Lombardi Comprehensive Cancer Center Clinical Trials Protocol

Cancer Type: Pediatric Oncology

Hospitals offering this trial


2001-283
COG ANBL00B1: NEUROBLASTOMA BIOLOGY STUDIES

This study is for patients who have neuroblastoma, a tumor of nerve cells usually found in the stomach, chest, or neck of young children. In order to confirm the diagnosis, it may be necessary to get a sample of the tumor by surgery. This will either be a biopsy (removal of a small amount of tumor) or a resection (removal of most of or all of the tumor). Sometimes the diagnosis can be made with a bone marrow aspirate and biopsy (sample of the material inside a bone). Sometimes doctors need to do tests on the tumor tissue to help confirm the diagnosis as well as to help find the best method of treatment.

We would like to collect samples of tumor, blood and/or bone marrow to learn more about neuroblastoma. We would like to use some of the tumor tissue that is not needed for diagnosis for some specialized laboratory tests. These studies will determine the amount of DNA (genetic material) in the tumor cells, as well as whether multiple copies of gene called "MYCN" are present in the tumor cells. The results of these tests may be used to dertermine the best therapy for patients on this study.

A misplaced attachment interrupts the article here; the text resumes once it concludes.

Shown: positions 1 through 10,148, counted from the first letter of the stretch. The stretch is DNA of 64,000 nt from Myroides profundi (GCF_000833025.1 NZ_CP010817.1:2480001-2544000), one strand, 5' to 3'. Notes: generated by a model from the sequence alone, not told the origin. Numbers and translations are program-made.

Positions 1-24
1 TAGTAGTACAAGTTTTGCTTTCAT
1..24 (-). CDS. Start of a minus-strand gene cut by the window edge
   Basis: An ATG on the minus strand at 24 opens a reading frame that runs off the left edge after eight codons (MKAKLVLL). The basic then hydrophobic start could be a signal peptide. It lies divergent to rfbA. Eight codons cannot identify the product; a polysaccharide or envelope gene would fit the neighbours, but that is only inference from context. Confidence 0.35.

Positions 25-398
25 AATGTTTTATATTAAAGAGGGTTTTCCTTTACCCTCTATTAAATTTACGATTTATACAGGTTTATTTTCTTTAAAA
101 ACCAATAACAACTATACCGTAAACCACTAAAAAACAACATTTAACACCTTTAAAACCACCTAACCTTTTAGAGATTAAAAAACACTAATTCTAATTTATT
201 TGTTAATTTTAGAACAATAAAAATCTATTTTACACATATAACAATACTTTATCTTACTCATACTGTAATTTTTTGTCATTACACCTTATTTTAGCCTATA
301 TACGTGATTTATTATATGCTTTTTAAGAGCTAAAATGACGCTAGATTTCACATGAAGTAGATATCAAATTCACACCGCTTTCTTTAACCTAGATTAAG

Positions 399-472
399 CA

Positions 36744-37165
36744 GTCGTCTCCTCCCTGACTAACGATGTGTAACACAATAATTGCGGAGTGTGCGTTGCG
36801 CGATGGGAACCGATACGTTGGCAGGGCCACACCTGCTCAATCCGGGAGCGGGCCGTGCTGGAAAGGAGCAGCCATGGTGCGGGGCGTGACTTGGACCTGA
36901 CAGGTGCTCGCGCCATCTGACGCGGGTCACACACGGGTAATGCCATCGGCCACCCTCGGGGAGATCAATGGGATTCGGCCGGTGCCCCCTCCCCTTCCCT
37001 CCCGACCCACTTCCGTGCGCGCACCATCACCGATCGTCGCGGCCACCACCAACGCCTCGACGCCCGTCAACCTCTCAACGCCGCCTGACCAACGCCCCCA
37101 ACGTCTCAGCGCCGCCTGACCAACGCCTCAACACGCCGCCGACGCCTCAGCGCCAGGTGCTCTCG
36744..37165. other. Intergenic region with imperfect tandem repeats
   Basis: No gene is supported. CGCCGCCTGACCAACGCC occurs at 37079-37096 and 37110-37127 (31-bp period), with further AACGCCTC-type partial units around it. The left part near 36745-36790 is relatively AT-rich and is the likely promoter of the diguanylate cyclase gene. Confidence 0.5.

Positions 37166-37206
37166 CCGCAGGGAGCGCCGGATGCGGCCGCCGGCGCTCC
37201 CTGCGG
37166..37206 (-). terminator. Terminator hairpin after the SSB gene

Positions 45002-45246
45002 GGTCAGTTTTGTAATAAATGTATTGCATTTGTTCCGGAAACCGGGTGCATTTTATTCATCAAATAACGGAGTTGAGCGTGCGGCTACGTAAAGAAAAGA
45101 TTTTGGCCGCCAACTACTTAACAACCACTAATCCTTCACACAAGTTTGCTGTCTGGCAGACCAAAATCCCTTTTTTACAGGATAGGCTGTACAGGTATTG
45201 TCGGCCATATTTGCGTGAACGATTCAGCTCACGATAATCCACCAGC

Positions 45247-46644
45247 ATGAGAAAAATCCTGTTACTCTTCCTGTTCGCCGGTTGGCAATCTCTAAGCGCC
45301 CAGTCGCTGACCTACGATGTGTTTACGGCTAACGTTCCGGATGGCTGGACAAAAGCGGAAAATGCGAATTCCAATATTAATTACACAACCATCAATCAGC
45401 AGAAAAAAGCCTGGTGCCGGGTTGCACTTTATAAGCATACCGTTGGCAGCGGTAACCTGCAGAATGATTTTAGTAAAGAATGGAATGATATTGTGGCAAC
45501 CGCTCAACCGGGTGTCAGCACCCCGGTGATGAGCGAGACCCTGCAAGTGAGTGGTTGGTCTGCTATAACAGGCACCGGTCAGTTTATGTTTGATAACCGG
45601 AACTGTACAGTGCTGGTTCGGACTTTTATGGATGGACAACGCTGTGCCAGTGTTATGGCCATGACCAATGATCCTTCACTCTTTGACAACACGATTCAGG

Other tests will be done for research purposes only and will not affect care of patients. These tests are an optional part of this study. They will examine whether genes called "supressor genes" are inactivated (turned off or stopped). Specifically, analysis of chromosomes 1, 11, 14, and 17 will be performed. In addition, the level of expression (how much is made) of genes involved in normal nerve and cancer growth will be examined.

Lombardi/MedStar Georgetown Hospital

Forms:

 

Contact: Lombardi Cancer Line
Contact Email: LombardiCancerLine@gunet.georgetown.edu
Contact Phone: 202-444-4000

2001-284
CCG D9902: A COG SOFT TISSUE SARCOMA DIAGNOSIS, BIOLOGY AND BANKING PROTOCOL

This study is for patients who may have a rhabdomyosarcoma (RMS) or non-rhabdomyosarcoma (NRSTS). This study has three main goals.

The first goal is to find out the exact type of soft tissue sarcoma that subjects have so that each subject is given the treatment with the best chance of curing their disease. This is done by having experts in the diagnosis of soft tissue sarcomas look at the tumor cells and do some tests with the tumor tissue.

The second goal is to collect soft tissue specimens to learn more about RMS and NRSTS, and the blood, serum, and bone marrow of people with these tumors. This biology research may include such things as DNA studies to identify changes in the genetic information in the tumors that is causing the tumor and might explain why some drugs work or do not work. We know that new tests will be developed over time and that these will add to our knowledge of these tumors. As we learn more about these tumors, the study doctors may find features that are "predictors" of how treatment drugs might work against some tumors.